December 19 2014 Latest news:
Monday, March 5, 2012
What happens in your business when somebody makes a mistake? Are they reprimanded by their boss? Laughed at or shunned by their colleagues? Or are they congratulated and recognised for their contribution to the organisation?
Why should anyone be rewarded for failing?
Well, there are several reasons, but only in businesses that are truly committed to getting the most from their people, and who seek constant improvement in the way they do things.
I’m not talking here about truly stupid or dangerous mistakes, or things that are ethically or legally wrong. I don’t include someone who flagrantly ignores sound company policies, procedures or rules.
No, I’m referring more to people who dare to try something different, something a bit ‘off the wall’, something slightly innovative – but something that doesn’t quite work. One reason employees are sometimes chastised for their mistakes is because they have behaved in a way that’s simply ‘not done like that here’. And when people are rapped on the knuckles often enough for such behaviour, they’ll usually shy away from trying it again – even if it was a well-intentioned attempt to make progress or to develop a new, better way of working. Thus, a culture of continuous improvement and innovation can be stifled or even extinguished before it has a chance to grow.
I was amused a few years ago to read an article about attempts by a manager at the BMW factory in Regensburg, Germany, to encourage employees to take sensible risks in the search for innovation by ‘rewarding legitimate errors that occurred with the best of intentions.’ Amused because I’ve been encouraging clients to celebrate well-tried failures for 15 years or more, after having been impressed by management guru Tom Peters’ reflection on this very idea in his book, ‘Thriving on Chaos’. He argued that one should ‘support failures by actively and publicly rewarding mistakes – failed efforts that were well thought out, executed with alacrity, quickly adjusted and thoroughly learned from.’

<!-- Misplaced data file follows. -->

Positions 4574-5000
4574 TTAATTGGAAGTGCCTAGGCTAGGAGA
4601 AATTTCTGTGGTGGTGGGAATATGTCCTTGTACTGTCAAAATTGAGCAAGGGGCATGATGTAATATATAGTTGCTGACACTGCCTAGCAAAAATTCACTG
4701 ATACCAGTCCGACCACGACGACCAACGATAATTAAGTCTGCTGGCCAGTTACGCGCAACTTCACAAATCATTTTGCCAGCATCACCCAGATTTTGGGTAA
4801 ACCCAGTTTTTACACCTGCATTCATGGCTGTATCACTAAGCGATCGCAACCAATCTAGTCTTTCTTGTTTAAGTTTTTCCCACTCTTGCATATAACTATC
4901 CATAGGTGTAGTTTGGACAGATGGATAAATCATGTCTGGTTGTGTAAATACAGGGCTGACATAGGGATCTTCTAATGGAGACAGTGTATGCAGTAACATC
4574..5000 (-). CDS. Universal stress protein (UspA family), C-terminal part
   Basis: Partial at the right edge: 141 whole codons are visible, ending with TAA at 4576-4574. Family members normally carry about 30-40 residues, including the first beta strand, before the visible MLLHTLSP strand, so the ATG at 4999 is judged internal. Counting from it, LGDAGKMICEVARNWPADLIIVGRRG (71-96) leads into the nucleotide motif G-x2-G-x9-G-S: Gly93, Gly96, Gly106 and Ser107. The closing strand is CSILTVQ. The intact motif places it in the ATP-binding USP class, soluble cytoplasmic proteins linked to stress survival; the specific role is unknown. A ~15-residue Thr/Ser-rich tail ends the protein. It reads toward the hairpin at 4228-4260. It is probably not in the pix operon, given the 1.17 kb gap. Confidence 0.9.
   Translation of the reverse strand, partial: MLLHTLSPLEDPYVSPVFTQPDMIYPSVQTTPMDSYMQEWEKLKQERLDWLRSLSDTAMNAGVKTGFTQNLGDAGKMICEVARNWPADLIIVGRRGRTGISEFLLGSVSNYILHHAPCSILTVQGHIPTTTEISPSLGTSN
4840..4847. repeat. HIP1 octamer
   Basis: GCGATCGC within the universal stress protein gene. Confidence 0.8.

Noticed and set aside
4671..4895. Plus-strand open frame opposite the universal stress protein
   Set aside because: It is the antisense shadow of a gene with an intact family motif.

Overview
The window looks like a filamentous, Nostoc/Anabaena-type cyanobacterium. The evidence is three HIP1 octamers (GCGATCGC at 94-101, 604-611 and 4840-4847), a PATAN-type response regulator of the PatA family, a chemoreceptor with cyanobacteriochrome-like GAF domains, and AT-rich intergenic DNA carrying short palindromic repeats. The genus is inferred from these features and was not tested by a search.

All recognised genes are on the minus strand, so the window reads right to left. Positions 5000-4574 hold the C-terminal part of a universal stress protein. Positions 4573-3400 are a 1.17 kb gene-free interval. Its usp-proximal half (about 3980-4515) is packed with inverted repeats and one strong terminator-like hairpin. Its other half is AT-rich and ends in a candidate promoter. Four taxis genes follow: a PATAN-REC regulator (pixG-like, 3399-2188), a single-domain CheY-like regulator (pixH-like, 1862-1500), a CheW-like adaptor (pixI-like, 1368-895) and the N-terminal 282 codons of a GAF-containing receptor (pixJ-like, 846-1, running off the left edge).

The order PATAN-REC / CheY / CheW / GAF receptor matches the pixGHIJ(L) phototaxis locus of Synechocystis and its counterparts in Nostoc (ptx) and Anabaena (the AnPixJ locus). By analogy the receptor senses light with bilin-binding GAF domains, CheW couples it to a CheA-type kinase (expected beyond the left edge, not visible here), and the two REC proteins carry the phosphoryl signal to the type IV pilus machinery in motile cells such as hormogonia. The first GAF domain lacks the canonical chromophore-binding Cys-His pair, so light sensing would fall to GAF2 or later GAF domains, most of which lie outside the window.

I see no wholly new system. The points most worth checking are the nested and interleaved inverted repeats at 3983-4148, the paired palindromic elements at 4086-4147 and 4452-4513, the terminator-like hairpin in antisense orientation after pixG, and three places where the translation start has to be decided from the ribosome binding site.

How good are you at celebrating things in your business? Do you regularly and publicly celebrate successes with your team? In my experience, too many businesses are not very good at doing even that, let alone applauding the well-tried failure. I’ve written before about the benefits of a fully engaged workforce – improved productivity, profitability, customer satisfaction and staff retention. One of the best ways to make your people feel truly engaged is to regularly recognise their achievements, sometimes privately, sometimes publicly. What is nicer than to receive a note from the boss saying ‘well done and thanks’? Whole teams can feel more a part of the business by hearing public praise for something they’ve done well.
And, if, as an organisation, you’re confident and open-minded enough, you might try celebrating and even rewarding a few ‘heroic failures’ and see just how your people respond. My guess is that they will begin to feel more valued as individuals, more appreciated as a team. They could also experience a sense of liberation from the constraints of a risk-averse culture that discourages creative thinking and courageous behaviour.
When employees don’t feel afraid of trying something new or a bit different, when they know that failure is not punishable, when they are encouraged to think new thoughts – they can achieve remarkable things.
Paul Tholen is Managing Director of Visiontheme Business Mentoring.
Question marks surround the fate of several development projects in and around King’s Lynn after the developers behind the project went into administration.